This modest house is a rare and important example of a prefabricated building brought to the colony in its earliest years. It was made by Henry Manning of London, a notable maker of “portable colonial cottages”.
As early as 1825, the Quakers in London began sending prefabricated meeting houses to Friends in outposts of the Empire. At their 1839 annual meeting, they decided to send one to the young South Australian colony. South Australian colonist and Quaker John Barton Hack had already imported two of Manning’s cottages and knew they were good quality.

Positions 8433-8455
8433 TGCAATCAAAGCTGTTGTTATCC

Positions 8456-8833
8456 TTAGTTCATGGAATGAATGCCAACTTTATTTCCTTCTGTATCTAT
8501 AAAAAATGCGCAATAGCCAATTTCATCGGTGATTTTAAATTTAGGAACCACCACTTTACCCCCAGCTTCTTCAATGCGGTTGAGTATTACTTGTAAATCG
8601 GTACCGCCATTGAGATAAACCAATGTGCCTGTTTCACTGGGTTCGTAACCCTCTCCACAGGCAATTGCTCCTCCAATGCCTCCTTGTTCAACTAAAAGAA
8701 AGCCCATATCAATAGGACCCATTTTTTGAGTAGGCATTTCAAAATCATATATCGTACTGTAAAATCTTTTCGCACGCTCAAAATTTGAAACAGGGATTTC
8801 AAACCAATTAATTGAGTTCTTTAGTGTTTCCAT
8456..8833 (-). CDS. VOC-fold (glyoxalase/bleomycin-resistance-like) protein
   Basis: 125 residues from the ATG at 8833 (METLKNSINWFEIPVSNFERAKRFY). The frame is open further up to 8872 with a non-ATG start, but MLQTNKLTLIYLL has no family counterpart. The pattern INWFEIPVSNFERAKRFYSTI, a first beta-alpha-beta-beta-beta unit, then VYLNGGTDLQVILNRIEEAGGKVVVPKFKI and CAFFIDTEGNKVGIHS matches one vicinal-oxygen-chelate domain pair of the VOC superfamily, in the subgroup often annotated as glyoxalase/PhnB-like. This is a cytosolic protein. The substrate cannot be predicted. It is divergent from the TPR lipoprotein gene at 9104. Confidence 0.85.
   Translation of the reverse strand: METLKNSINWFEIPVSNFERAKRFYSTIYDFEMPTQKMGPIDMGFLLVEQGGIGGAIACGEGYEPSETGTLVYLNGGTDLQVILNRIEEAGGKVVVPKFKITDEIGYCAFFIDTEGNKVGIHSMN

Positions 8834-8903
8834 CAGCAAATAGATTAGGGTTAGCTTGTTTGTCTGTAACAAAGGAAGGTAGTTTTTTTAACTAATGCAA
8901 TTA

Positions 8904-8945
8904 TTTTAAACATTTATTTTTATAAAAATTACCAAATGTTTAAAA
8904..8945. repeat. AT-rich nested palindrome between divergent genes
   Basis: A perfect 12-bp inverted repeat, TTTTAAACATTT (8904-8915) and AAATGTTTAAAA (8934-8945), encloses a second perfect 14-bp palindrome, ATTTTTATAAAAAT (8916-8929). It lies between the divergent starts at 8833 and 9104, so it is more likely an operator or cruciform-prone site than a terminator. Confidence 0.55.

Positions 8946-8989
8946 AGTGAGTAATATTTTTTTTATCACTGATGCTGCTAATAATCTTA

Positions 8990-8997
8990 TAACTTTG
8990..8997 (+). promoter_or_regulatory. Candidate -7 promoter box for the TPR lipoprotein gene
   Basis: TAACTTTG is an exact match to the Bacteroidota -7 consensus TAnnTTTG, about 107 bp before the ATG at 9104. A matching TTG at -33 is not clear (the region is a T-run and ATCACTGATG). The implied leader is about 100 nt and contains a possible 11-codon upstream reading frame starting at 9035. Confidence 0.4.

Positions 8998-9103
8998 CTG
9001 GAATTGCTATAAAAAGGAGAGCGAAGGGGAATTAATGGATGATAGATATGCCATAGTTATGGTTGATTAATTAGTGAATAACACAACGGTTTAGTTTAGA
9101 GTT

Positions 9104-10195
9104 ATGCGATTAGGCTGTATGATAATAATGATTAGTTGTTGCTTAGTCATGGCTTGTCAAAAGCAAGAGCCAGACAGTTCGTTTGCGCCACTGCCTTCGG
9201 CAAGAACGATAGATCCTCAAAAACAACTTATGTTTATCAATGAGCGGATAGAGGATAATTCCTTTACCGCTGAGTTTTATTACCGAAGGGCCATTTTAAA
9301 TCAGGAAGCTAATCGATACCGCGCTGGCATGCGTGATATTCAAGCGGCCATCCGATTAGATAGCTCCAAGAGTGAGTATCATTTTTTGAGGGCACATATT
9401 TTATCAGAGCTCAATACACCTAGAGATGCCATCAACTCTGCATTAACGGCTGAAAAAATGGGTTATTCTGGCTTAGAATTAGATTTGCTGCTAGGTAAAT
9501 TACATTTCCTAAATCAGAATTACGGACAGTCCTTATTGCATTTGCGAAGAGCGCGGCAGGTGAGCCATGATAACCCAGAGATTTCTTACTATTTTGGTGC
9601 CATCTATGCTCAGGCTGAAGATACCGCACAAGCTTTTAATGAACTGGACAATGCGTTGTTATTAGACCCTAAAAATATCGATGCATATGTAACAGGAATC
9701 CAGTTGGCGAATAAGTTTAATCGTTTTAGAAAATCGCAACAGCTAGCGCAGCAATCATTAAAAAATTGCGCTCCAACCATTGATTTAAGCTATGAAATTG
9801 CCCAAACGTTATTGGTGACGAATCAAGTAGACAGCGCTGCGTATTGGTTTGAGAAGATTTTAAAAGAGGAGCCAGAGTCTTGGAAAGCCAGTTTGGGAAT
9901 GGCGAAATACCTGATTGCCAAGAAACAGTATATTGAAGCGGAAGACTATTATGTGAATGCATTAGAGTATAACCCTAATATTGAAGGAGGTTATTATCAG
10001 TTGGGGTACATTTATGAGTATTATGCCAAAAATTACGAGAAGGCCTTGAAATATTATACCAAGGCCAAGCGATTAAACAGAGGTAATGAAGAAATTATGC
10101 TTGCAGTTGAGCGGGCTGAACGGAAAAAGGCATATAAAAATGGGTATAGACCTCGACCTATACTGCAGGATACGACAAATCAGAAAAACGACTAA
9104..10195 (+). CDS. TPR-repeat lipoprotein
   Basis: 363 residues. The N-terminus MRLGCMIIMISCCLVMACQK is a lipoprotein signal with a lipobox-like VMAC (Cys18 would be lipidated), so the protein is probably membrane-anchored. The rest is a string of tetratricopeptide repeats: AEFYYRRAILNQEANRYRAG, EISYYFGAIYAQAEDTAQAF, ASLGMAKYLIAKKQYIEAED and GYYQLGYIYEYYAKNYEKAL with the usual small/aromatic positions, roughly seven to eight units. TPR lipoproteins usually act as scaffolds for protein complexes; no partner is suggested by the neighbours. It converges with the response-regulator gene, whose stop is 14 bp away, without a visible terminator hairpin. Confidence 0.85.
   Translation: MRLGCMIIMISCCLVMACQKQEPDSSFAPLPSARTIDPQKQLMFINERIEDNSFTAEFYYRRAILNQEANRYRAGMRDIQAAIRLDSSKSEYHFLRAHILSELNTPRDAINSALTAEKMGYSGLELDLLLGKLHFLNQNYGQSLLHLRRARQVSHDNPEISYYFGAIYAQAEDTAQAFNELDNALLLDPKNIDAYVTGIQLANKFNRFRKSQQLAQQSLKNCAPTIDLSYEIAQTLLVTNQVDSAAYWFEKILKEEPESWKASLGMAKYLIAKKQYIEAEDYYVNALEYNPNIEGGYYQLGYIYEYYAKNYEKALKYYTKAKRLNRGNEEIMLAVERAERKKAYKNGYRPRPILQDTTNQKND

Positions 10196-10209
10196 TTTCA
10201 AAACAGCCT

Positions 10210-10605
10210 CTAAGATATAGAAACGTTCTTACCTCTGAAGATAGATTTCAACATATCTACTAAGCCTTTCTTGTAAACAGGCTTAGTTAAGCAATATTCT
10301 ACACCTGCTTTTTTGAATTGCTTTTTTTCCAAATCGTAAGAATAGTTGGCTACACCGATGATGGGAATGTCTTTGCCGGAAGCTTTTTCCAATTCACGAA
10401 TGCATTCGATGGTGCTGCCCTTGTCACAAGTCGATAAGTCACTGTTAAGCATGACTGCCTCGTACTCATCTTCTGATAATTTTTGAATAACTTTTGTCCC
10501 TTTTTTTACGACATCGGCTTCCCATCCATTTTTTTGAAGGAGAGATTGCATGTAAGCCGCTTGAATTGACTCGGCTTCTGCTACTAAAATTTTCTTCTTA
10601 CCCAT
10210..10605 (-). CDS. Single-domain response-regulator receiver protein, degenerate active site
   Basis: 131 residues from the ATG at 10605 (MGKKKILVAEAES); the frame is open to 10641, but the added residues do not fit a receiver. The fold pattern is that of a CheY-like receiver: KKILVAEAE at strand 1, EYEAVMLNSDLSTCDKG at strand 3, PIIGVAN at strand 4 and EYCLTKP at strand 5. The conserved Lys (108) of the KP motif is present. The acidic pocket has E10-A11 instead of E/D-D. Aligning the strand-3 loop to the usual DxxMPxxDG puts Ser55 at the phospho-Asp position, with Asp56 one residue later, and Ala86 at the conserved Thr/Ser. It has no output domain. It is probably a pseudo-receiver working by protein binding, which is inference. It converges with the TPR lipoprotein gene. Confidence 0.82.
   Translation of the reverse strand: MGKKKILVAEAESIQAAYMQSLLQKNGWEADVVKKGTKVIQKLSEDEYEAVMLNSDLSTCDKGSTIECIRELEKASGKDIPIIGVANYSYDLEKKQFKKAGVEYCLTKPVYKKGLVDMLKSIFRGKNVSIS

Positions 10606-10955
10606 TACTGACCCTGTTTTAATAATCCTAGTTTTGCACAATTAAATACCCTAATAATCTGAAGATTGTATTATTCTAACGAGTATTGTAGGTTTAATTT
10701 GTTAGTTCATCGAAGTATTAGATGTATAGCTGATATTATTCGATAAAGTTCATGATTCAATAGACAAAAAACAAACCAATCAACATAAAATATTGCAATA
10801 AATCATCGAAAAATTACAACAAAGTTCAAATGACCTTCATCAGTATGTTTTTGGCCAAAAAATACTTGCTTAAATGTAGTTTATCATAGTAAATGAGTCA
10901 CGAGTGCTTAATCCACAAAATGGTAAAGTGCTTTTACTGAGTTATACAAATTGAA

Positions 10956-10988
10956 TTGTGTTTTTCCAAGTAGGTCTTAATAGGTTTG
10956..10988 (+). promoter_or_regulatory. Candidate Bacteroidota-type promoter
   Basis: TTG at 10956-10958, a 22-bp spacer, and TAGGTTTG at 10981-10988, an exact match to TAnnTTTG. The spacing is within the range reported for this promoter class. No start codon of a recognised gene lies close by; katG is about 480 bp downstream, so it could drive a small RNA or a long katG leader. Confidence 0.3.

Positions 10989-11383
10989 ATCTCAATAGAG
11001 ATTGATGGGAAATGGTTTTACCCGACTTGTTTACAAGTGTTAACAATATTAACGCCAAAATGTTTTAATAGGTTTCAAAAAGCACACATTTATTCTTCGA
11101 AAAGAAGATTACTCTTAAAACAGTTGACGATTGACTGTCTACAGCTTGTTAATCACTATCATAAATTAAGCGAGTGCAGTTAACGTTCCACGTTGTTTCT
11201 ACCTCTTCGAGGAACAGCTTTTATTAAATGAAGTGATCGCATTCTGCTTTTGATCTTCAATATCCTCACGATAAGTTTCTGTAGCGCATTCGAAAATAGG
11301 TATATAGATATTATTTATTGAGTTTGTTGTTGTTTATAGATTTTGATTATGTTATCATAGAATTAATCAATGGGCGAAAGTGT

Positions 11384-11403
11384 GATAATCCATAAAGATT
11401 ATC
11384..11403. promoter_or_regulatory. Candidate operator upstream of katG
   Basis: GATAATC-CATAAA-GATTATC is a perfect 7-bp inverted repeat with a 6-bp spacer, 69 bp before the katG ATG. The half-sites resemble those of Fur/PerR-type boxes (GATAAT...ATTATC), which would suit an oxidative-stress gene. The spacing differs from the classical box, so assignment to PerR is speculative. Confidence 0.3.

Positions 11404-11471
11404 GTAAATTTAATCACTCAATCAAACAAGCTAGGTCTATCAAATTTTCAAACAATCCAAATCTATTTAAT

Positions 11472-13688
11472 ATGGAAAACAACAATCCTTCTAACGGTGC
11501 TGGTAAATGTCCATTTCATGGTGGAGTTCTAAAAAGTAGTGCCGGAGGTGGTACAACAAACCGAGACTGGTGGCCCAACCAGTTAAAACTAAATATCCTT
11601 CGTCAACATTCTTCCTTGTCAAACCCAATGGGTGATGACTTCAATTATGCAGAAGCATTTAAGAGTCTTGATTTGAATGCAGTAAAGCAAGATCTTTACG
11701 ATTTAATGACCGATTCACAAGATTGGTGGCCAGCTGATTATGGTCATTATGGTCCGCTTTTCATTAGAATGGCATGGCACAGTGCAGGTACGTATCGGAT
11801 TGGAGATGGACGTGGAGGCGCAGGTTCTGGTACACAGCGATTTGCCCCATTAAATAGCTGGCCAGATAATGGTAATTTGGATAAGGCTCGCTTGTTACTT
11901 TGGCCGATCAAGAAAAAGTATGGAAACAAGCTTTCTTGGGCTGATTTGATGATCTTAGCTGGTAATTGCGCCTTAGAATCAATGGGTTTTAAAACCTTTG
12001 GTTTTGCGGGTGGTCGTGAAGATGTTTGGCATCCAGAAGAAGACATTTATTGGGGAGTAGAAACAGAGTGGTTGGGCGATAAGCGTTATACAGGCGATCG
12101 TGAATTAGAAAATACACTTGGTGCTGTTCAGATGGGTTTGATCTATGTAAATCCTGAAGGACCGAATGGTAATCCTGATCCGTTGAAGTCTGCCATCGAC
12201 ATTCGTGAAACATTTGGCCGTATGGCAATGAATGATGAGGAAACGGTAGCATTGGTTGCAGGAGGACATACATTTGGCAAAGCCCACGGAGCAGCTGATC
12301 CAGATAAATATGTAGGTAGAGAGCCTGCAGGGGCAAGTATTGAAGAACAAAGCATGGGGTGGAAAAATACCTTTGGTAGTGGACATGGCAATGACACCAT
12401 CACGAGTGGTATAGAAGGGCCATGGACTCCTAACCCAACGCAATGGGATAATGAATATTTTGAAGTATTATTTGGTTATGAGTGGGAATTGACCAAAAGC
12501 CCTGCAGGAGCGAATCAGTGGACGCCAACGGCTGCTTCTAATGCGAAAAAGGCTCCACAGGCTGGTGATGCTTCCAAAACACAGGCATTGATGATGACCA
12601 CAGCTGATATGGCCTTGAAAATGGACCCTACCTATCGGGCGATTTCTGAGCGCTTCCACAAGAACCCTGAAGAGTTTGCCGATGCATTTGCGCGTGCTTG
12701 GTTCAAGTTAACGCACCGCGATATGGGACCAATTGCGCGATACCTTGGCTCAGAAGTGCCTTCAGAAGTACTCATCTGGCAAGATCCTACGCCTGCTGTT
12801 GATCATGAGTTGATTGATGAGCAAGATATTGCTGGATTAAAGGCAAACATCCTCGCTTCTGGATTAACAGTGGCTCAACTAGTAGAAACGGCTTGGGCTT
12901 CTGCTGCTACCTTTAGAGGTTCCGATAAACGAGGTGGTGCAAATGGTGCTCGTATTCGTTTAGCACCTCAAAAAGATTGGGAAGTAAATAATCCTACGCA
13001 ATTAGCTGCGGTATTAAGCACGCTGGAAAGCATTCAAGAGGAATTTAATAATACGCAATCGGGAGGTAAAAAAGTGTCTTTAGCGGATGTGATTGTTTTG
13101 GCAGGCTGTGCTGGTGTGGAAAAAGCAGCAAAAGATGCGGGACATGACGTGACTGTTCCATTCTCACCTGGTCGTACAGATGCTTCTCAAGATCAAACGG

In October 1839, the wooden framework, verandah, iron pillars and 3300 slates went by ship to South Australia. Arriving six months later, they were taken to this site on Pennington Terrace. The building was up by June 14, 1840.
Not all the members approved. By 1863 they were discussing whether to alter or replace the building. Luckily, it has survived.
It is now one of the oldest religious buildings in the city. The pews, also made by Manning, are believed to be the only furniture of his that still in existence.